Leidy served as a surgeon to Satterlee Military Hospital in Philadelphia during the American Civil War.[17]

Forensic innovator

In 1846, Leidy became the first person ever to use a microscope to solve a murder mystery.[25] A man accused of killing a Philadelphia farmer had blood on his clothes and hatchet. The suspect claimed the blood was from chickens he had been slaughtering. Using his microscope, Leidy found no nuclei in these erythrocytes (human erythrocytes are anucleate). Moreover, he found that if he let chick erythrocytes remain outside the body for hours, they did not lose their nuclei. Thus, he concluded that the blood stains could not have been chicken blood. The suspect subsequently confessed.[25]

Death and legacy

Leidy died in his home on April 30, 1891.[21] After his death, his brain was donated to the American Anthropometric Society. In 1907, Edward Anthony Spitzka published a paper of his analysis of six brains at the American Anthropometric Society, including Leidy's.[26]


His bibliography includes 553 works.[27]


  1. ^ Robert Neff Keely, Gwilym George Davis, In Arctic Seas: the Voyage of the Kite with the Peary Expedition, 2011 p. 373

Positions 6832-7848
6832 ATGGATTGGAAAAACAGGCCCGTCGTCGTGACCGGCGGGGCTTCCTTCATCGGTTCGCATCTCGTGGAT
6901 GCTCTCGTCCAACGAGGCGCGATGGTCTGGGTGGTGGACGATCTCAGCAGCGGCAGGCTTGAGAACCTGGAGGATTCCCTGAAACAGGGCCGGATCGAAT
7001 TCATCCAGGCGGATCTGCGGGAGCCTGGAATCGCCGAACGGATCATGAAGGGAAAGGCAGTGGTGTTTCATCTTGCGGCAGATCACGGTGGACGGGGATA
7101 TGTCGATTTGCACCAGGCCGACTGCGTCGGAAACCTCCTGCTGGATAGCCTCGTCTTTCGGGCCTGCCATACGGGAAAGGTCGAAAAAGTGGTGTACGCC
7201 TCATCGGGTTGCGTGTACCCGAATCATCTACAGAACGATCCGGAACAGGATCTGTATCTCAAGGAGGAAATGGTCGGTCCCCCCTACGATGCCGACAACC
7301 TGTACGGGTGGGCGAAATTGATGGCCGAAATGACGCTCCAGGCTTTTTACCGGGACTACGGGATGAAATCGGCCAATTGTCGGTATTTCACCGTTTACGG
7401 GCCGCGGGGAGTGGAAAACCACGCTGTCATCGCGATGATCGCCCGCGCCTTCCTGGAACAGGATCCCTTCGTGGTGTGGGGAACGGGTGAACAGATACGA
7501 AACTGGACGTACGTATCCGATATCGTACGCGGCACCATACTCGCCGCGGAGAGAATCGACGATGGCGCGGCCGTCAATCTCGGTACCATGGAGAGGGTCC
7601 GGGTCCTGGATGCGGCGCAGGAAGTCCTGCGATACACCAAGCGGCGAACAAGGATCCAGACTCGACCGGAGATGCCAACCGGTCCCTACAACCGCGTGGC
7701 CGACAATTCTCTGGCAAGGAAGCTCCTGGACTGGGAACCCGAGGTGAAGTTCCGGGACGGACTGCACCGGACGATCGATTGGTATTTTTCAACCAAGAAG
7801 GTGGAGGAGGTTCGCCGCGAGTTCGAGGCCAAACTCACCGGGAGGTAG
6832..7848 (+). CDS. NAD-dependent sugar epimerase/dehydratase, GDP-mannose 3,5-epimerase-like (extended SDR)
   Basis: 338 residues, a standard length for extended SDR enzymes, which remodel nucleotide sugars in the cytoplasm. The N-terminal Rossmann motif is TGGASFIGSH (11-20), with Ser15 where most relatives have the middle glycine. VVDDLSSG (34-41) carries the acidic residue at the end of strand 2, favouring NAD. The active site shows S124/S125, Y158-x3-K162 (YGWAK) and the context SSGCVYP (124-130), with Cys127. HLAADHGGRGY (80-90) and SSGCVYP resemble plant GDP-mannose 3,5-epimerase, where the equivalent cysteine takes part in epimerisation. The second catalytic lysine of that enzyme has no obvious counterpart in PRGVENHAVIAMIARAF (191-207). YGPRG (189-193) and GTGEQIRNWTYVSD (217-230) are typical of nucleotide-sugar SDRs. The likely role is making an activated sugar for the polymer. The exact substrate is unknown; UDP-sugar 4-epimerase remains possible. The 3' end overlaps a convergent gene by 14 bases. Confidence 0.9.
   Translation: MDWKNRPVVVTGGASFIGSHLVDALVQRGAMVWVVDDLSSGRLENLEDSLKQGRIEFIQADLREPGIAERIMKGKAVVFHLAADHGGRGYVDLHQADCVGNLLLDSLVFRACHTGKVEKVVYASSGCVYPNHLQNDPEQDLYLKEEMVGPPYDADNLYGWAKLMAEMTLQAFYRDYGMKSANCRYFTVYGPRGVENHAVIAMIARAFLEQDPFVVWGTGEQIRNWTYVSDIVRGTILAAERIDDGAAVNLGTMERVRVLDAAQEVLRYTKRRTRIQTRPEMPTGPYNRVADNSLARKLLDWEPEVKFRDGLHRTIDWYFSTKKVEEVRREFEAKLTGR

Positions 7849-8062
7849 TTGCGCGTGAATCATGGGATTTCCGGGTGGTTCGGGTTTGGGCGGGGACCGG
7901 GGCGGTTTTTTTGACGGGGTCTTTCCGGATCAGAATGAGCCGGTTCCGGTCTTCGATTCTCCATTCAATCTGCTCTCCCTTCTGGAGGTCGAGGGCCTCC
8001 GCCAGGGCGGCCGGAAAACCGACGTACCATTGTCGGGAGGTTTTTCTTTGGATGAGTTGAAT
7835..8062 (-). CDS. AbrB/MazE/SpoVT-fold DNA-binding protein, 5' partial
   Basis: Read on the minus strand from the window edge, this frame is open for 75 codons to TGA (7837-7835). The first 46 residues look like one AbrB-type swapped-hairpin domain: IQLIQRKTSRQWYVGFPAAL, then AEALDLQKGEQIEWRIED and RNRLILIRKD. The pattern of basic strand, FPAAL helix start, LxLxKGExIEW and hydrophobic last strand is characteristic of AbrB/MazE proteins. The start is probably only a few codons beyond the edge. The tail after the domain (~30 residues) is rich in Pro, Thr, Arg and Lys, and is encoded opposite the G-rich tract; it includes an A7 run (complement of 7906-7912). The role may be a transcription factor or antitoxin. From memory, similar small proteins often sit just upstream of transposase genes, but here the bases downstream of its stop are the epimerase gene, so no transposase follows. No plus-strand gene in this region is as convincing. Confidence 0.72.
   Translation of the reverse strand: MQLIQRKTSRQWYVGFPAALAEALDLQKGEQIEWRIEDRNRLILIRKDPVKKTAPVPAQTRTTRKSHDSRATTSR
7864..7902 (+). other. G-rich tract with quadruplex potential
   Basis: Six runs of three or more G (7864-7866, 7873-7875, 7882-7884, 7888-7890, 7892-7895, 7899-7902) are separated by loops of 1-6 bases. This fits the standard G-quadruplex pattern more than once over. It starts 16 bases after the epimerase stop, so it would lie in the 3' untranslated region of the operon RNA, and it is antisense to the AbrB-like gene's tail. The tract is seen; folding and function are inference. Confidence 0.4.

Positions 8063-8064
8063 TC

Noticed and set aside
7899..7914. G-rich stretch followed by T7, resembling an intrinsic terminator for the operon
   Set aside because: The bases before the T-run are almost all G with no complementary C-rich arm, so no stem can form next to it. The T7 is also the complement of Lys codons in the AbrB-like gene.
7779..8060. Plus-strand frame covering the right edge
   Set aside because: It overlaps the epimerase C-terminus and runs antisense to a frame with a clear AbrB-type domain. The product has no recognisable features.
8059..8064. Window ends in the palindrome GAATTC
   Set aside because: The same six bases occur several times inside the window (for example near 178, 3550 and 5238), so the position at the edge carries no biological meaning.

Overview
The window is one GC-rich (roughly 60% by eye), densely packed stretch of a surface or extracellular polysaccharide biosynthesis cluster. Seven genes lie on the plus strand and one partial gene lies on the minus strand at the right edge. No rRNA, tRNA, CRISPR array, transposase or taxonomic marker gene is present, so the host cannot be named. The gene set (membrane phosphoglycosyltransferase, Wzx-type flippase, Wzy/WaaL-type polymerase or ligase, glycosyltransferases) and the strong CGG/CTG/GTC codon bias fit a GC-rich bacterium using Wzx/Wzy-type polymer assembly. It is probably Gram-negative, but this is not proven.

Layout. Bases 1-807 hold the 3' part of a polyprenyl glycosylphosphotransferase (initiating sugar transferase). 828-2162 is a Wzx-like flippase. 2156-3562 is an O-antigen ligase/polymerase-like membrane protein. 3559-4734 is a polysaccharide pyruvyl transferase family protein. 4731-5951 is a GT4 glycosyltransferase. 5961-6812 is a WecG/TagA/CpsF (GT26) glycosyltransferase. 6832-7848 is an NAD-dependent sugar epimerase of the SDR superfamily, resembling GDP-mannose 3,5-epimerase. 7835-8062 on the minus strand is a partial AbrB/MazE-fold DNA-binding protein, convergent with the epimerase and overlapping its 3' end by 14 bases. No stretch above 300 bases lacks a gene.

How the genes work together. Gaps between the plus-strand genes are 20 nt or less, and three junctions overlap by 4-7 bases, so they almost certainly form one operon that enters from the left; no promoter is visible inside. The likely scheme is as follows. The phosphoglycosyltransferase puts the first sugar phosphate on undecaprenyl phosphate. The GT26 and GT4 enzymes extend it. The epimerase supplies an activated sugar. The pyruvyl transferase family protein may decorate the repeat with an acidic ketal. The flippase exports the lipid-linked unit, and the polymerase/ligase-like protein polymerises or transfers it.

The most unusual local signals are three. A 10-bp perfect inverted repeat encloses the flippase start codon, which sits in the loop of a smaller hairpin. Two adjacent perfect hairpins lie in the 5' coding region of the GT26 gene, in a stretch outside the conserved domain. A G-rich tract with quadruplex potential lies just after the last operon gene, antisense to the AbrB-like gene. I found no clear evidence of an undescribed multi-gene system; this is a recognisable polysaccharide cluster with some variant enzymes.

2. ^ ANSP.
  3. ^ ANSPa.
  4. ^ "Joseph Leidy: Biographical Timeline: 1874–1891". Philadelphia Academy of Natural Sciences web site. Retrieved September 28, 2009.
  5. ^ Chapman, Henry C. (1891). "Memoir of Joseph Leidy, M. D., LL. D.". Proceedings of the Academy of Natural Sciences of Philadelphia. 43: 342–388. JSTOR 4061730.
  6. ^ "APS Member History". Retrieved April 14, 2021.
  7. ^ Warren 1998.
  8. ^ "Academy of Natural Sciences - Joseph Leidy - Fossil Species". Archived from the original on October 11, 2006. Retrieved October 11, 2006.
  9. ^ "Arctodus pristinus". Florida Museum. March 30, 2017. Retrieved May 6, 2022.
  10. ^ Marsh, O. C. (January 19, 1890). "Wrong End Foremost". New York Herald. (web site maintained by M. J. Everhart). Retrieved August 8, 2017.
  11. ^ Leidy, J. (March 8, 1870). "Remarks on Elasmosaurus platyurus". Proc. Acad. Nat. Sci. Phila. 22. Philadelphia: Academy of Natural Sciences (web site maintained by M. J. Everhart): 9–10. Retrieved August 8, 2017.